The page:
MS. REBECCA SHEIR
Our last story today is a favorite from our special haunted Halloween episode. It comes from WAMU reporter Elliott Francis, a long time disbeliever in ghosts, until now, maybe.
MR. ELLIOTT FRANCIS
My wife, Arnetia, and I are different and it's not just the obvious things. You see, we see the world through two entirely different lens. I don't think it was Barnes & Noble, not in Williamsburg.
MS. ARNETIA FRANCIS
Yes, it was. Yes, it was. Barnes & Noble, it was like a big chain.
Have Barnes & Noble?
Yes, it was. Yes, it was.
And so it was that on our first trip to Williamsburg, Va. two years ago, we got another chance to explore this endlessly fascinating component of our relationship. You see, back then, she believed in ghosts and I didn't.
I think we settled on the candlelight tour that was called, the original ghosts of Williamsburg.
That, we, is the different lens I mentioned. You see, I wasn't there yet with the whole ghost tour thing. But she and her then 12-year-old son, Trevor, were looking forward to it so I submitted, paying for the tickets at a bookstore at the top of Duke of Gloucester Street and agreeing to meet our group of ghost hunters at sundown.
Oh, but the spookiest thing was early in the afternoon. Remember we were walking down the main street of Colonial Williamsburg?
Arnetia is right. It was during one of those patriotic parades that happens often in Williamsburg, a mix of tourists following a parade of military re-enactors matching down the street bringing history to life. They all looked very real, but one gentleman dressed in white, perfect powdered wig under a jaunty three-cornered hat seemed to stand out.
And he looked really authentic and he looked really different from the rest of us to me. And remember I said, look at him. Elliott, look at him. You saw him, right? And he was so happy and he was dancing along and, you know, moving along with us. And then, when we got to the park, he disappeared.
We could not find him in the crowd. And believe me, we searched and we looked until the sun went down.
He was ahead of -- he was right ahead of us and he was there as we walked into the park. He was there. And then, when I looked for him, he was gone. And remember I told you, I said, that man was a ghost.
The highlight of our ghost tour later that evening was the Wythe House. The former owner, George Wythe, was an 18th century law professor at nearby William and Mary College. He taught and mentored Supreme Court Justice William Marshal and Thomas Jefferson, but his significance to the ghost here lies in the manner of his death. You see, history records George Wythe died in 1806, poisoned by his grand nephew, George Wythe Sweeney. Well, if his ghost is here, they say it will appear as an orb, sort of a round floating light object. Some of these orbs actually seem to display faces in the center of the light's sphere.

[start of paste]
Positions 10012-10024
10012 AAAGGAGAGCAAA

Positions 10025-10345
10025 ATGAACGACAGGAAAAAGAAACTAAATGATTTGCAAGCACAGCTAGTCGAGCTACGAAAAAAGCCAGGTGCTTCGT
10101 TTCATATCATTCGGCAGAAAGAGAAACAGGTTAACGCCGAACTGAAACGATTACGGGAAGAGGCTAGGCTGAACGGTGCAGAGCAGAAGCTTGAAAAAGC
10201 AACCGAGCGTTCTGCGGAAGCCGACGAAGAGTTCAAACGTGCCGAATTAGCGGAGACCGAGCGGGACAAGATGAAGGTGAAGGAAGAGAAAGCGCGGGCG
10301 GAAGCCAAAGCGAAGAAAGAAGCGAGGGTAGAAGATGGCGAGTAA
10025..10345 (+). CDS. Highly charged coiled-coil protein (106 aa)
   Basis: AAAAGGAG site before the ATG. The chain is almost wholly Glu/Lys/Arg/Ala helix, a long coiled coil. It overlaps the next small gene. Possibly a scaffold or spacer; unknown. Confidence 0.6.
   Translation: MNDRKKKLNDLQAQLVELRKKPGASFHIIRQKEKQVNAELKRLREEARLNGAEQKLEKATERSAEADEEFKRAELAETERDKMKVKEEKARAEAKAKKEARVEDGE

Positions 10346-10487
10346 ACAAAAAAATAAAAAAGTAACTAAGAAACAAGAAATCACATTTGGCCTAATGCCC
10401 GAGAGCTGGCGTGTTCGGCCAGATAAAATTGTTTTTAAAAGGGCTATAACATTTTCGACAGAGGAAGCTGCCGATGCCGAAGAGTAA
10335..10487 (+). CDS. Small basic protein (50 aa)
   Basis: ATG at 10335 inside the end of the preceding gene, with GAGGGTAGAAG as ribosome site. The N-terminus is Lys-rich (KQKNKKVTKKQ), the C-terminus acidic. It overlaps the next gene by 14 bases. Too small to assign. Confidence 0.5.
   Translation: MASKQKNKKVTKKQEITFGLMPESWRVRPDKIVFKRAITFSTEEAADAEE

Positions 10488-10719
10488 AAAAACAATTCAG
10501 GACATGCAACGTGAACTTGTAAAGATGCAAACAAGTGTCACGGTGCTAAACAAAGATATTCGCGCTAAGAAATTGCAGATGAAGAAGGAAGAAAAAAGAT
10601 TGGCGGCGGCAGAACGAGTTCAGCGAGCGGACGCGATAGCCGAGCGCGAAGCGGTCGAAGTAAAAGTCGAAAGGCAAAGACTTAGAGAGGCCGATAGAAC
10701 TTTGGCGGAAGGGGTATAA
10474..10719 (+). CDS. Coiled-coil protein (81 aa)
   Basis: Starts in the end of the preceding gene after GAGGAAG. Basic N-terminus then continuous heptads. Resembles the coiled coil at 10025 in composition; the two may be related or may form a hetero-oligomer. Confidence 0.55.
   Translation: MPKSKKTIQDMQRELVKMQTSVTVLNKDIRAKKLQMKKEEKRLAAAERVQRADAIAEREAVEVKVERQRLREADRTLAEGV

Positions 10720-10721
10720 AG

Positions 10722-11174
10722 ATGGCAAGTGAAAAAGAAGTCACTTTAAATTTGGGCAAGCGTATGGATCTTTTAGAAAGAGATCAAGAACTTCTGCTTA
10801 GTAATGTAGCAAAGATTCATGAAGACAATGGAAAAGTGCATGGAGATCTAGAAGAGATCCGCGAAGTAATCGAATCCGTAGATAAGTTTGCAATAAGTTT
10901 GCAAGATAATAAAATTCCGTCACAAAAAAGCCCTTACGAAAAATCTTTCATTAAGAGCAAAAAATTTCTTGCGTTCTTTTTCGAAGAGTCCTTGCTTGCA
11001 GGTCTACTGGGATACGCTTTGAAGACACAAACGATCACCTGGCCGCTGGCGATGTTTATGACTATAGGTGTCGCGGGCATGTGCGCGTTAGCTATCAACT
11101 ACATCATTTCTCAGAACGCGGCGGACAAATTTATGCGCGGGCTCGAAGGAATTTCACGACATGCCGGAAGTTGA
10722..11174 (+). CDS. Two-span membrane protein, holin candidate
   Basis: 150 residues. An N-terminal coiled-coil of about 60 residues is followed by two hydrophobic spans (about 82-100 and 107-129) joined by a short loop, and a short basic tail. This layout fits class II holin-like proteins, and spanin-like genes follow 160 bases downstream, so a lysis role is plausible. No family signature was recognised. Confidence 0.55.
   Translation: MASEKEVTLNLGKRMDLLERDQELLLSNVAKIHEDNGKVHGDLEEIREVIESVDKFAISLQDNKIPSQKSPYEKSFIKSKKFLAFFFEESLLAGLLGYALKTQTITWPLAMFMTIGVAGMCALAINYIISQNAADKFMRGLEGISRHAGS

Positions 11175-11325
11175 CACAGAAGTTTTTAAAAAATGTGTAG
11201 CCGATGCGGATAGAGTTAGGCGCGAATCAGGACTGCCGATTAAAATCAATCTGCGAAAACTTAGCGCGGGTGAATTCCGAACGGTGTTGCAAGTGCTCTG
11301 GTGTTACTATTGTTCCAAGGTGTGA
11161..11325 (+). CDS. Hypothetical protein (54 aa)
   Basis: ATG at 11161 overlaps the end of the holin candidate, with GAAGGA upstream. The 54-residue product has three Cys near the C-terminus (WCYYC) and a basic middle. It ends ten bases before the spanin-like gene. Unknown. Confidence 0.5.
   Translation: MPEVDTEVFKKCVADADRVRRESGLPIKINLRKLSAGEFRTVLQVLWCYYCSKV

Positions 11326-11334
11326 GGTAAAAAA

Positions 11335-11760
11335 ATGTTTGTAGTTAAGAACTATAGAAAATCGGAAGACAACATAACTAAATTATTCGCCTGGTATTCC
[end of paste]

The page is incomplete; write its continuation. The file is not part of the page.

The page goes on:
As I sat in front of the house in total darkness and in abject disbelief, I thought I'd take a few photos just because. Seconds later, what appeared in my LED preview screen changed my opinion about the existence of ghosts. I saw an orb, clearly, and it was in the trees right beside the house. And I don't remember anything being there before.
To this day, I swear those oddballs of light caused me to seriously consider the possibility of ghostly apparitions. But the strange thing is when I looked for those photos a few weeks ago in advance of the story, they'd vanished. I could say it disappeared in a number of different ways, but I know I put that photograph away.
Yeah, I know you did.
Digitized it. We sat --we enlarged it that night. I put it aside. I've got all the photographs from Williamsburg, but those, of which maybe were a half dozen, are gone. I believe, do you? I'm Elliott Francis.
And that's "Metro Connection" for this week. We heard from WAMU's David Schultz, Sabri Ben-Achour, Kavitha Cardoza and Elliott Francis along with reporter Emily Friedman. Jim Asendio is our news director. Our managing producer is Tara Boyle. Thanks to Toby Schreiner, Jonathan Charry, Andrew Chadwick, Margo Kelly, Timmy Olmstead and Helen Quigley for their production help. And to Dana Farrington and the WAMU digital media team for keeping our website up to date.
Our theme song, "Every Little Bit Hurts," and our Door to Door theme, "No Girl," are from the album "Title Tracks" by John Davis and used with permission of the Ernest Jennings record company. You can go to our website, metroconnection.org, to see a list of all the music we use. And while you're there, you can find links to our Facebook page and twitter feed. You can subscribe the free weekly podcast and you can send us an e-mail by clicking the contact link.
We hope you can join us next Friday afternoon at 1:00 and Saturday morning at 7:00 when we go back to our roots. We learn about an unusual effort to keep people from cutting down trees. And we explore how changing demographics are affecting a historically black part of Washington, D.C.
Central Shore, in the last decade was about 67 percent African-American. I'm predicting that it's going to be about 60 based on the trends that I saw.
I'm Rebecca Sheir, thanks for listening to "Metro Connection," a production of WAMU 88.5 News.
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